From here, you’ll eventually plummet to a modestly-sized room decorated with the friendly message, “WELCOME TO THE WARP ZONE!” There are also four numbered tubes, which correspond to the different game zones, allowing you to leapfrog well ahead of your current position.
5 Worthless – The Warren Robinett Room (Adventure)
The Warren Robinett Room in Adventure attained a new degree of fame this year, when it played a pivotal role in the finale of Steven Spielberg’s big screen adaptation of Ready Player One. This increased notoriety is probably more than this retro Easter egg (possibly the first in video game history) deserves.
All the Warren Robinett Room amounts to is a cloistered space that acknowledges Robinett as the creator of this Atari 2600 gem.
We’re all for seeing creators recognized for their work, but that’s what credit screens are for!
4 Worth Finding – The FBI Bunker (GTA V)
An instance of the Rockstar Games crew creating hidden content gamers might actually get a kick out of, the FBI Bunker in Grand Theft Auto V is all kinds of amazing. Located in a hollowed out cave on a small island situated in the Pacific Ocean, the Bunker is entered by walking through a seemingly innocuous tree.
It can be disorienting to find yourself transported to this subterranean hideout so abruptly, but get your bearings quickly. You don’t want to alarm any of the heavily-armed FBI agents standing on guard, or miss your chance to poke around the military-grade hardware stored nearby.
3 Worthless – Beam Me (King's Quest IV)
How you feel about this King’s Quest IV: The Perils of Rosella Easter egg depends entirely on how you feel about the prospect of meeting up with a game’s developers in general. That’s exactly what this secret level is: a chance for players to interact with virtual representations of the King’s Quest IV creative team aboard a spaceship.
Triggered by typing “beam me” in the prison cell corridor once you’ve vanquished Lolette, this secret room does possess a certain goofy charm.
With no special items to be gained from making this social call amidst the stars, it’s far from essential.
2 Worth Finding – The Minecraft Area (Borderlands 2)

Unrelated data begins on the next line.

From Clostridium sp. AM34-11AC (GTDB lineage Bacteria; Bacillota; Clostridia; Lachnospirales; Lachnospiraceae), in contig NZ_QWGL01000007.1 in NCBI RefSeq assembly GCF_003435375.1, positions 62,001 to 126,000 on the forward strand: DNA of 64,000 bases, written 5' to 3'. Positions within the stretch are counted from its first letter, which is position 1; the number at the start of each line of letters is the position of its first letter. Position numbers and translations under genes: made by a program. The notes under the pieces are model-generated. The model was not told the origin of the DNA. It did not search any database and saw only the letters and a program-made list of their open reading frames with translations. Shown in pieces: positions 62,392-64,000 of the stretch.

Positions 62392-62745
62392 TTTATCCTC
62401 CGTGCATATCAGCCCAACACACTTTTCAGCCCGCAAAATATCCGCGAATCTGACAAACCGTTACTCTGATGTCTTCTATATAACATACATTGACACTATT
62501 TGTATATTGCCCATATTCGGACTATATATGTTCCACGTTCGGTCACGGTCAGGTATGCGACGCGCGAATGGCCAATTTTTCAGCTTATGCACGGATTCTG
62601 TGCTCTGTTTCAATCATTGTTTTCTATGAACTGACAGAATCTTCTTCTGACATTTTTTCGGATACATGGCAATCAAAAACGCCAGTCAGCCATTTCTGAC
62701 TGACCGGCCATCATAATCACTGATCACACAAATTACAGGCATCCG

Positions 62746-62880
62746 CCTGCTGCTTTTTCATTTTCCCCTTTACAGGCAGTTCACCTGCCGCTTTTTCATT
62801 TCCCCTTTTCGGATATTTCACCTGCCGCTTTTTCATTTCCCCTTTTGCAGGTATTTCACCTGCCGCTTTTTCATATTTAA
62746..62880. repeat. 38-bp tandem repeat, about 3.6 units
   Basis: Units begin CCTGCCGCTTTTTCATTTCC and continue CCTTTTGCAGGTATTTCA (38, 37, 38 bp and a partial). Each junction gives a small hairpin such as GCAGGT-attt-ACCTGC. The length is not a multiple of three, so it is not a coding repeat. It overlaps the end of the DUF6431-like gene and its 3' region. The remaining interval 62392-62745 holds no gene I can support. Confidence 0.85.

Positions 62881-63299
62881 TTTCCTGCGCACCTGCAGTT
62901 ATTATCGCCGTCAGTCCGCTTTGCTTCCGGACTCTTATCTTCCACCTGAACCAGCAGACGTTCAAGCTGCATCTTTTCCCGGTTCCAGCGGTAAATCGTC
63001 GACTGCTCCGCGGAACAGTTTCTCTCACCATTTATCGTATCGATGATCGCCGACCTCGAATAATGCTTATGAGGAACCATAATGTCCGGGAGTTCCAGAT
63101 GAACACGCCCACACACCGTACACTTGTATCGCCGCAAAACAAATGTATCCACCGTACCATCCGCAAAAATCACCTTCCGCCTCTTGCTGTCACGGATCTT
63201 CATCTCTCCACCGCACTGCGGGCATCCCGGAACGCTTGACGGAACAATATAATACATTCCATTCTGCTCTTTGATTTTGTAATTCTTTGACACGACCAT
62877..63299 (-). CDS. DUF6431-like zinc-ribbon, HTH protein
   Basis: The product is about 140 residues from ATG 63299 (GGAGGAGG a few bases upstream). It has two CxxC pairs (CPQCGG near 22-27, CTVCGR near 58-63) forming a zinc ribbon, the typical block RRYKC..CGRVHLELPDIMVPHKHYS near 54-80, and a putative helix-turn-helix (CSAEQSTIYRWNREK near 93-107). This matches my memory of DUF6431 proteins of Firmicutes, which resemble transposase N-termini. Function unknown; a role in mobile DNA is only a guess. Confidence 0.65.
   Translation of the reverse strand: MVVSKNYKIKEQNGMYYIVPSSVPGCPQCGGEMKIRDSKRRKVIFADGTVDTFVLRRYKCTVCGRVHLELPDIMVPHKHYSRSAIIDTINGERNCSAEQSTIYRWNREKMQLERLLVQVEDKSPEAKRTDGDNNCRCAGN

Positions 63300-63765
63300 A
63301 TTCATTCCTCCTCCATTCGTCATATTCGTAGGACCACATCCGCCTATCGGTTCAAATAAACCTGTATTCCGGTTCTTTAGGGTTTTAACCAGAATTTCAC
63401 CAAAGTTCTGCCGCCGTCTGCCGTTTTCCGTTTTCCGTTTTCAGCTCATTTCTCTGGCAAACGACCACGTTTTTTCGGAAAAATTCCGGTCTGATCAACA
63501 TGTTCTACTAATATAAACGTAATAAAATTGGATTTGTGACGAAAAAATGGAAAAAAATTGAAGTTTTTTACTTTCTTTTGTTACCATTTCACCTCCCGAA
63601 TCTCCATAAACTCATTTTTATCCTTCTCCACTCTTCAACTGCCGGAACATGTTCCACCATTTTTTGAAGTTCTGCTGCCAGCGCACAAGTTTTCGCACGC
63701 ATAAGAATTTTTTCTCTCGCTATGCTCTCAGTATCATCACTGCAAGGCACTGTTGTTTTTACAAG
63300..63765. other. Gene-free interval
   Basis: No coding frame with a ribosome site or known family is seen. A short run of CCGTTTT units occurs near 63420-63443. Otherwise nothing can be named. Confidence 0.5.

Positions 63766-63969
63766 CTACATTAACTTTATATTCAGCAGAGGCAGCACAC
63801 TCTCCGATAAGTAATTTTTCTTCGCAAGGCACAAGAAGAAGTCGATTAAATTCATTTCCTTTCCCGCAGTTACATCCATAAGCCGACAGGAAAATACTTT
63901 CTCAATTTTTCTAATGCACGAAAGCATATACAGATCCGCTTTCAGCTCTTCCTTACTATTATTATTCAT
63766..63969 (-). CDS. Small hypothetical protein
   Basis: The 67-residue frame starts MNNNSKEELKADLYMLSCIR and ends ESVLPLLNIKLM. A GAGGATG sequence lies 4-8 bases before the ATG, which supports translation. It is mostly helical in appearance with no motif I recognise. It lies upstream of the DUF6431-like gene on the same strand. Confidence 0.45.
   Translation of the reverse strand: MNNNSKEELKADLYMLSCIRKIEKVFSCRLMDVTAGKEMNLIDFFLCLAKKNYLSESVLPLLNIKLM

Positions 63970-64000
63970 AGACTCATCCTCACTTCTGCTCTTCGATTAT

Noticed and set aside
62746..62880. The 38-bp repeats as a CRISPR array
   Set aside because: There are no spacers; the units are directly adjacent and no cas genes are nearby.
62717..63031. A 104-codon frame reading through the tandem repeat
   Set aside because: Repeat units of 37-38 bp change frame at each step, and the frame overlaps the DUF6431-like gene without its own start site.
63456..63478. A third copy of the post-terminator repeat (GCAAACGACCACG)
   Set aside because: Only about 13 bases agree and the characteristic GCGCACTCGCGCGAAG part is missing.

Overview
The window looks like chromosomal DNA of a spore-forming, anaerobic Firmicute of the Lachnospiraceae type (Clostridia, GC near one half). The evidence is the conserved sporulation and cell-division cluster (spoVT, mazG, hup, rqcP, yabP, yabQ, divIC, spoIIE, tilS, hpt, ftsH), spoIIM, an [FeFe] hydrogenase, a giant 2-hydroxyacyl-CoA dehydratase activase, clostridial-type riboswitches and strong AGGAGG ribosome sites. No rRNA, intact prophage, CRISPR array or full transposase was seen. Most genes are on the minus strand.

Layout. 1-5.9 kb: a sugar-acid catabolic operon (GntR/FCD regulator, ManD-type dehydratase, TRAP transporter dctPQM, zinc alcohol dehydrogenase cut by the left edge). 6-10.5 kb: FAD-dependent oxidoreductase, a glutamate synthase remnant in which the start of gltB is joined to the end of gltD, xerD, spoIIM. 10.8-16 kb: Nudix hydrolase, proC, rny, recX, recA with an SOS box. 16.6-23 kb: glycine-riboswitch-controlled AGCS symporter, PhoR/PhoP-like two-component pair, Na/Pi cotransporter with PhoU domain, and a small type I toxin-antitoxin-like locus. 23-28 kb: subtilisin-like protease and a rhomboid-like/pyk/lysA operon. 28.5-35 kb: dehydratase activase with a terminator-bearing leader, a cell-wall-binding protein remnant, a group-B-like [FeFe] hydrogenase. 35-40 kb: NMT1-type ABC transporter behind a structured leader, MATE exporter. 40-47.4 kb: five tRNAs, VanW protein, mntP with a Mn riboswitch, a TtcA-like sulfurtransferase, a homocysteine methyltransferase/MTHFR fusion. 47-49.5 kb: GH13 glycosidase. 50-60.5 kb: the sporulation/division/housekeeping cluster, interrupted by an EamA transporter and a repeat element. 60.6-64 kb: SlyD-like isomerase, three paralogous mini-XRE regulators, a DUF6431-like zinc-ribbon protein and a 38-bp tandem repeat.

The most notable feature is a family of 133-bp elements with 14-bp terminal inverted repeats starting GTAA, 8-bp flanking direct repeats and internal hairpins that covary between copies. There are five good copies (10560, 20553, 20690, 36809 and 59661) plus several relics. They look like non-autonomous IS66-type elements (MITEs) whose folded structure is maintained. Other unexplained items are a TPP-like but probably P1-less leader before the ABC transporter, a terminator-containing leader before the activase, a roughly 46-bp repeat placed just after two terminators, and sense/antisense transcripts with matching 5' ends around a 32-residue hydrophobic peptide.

Borderlands 2 is full to the brim with bonus material, so much so that it’s almost impossible to name the best. We say “almost”, because obviously nothing beats the game’s concealed Minecraft-inspired environment!
Developer Gearbox really went all out with this one. Not only is Minecraft’s aesthetic faithfully recreated – complete with destructible blocks, natch – but Gearbox even included that game’s distinctive Creeper enemy NPCs. What’s more, players who enter this special area won’t leave empty handed, either. They’ll receive a special Minecraft character skin, making the time they spent exploring the Caustic Caverns entirely worthwhile.
1 Worthless – The Heart Of Liberty City (GTA IV)
The Grand Theft Auto series is no stranger to the odd moment of quirky comedy – but we’d argue that most gamers prefer the edgier tone that pervades the rest of the franchise’s humor. Maybe that’s why the Heart of Liberty City in GTA IV, a humongous, beating ticker chained inside the Statue of Happiness, fails to impress.
Yeah, there’s a decent chance that this Easter egg – which is accessed either by leaping from a helicopter or parachuting down to a doorway on the Statue’s pedestal – is meant as an ironic jab at town pride. Even so, that gigantic heart is just so goofy-looking, you'll wish you never laid eyes on it.
Did we miss out any other hidden video game locations that are (or aren’t) worth finding? Let us know in the comments!